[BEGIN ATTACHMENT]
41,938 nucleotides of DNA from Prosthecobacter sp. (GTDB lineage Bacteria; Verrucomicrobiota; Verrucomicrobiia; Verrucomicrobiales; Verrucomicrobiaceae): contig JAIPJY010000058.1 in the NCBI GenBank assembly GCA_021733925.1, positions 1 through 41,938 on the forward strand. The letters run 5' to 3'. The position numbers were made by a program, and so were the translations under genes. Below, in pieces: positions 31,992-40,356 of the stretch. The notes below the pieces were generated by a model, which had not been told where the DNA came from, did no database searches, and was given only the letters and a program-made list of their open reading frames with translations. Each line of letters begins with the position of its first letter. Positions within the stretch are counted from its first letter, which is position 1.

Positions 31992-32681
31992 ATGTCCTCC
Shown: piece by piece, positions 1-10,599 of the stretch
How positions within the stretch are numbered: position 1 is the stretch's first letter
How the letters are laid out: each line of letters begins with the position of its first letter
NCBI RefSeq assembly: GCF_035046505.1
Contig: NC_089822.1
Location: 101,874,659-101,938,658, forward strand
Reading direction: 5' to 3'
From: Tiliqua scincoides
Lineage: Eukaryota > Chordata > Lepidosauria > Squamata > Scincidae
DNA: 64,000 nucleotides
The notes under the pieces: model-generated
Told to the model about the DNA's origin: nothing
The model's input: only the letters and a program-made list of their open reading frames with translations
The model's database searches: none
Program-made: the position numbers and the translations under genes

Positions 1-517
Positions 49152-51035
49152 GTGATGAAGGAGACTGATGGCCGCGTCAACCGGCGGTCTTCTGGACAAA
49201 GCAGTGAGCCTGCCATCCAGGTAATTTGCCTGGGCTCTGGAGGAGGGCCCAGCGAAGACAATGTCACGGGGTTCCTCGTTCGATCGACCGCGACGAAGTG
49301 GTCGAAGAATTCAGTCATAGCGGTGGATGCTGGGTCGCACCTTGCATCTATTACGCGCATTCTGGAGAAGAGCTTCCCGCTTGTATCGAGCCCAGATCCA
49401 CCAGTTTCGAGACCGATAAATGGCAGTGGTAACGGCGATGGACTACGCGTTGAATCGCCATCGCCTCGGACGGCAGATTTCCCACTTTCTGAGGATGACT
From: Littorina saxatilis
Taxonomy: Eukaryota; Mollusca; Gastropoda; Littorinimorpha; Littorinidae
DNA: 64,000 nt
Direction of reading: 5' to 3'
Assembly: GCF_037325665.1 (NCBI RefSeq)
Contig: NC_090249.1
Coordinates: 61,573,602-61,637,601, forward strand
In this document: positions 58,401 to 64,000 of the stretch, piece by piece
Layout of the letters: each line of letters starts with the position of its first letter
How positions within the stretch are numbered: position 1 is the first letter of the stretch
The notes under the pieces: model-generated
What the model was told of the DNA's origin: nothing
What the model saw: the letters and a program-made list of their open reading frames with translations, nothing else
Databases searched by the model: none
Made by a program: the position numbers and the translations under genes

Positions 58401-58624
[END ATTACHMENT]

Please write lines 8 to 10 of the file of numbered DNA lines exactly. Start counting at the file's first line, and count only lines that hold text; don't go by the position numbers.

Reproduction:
Contig: NC_089822.1
Location: 101,874,659-101,938,658, forward strand
Reading direction: 5' to 3'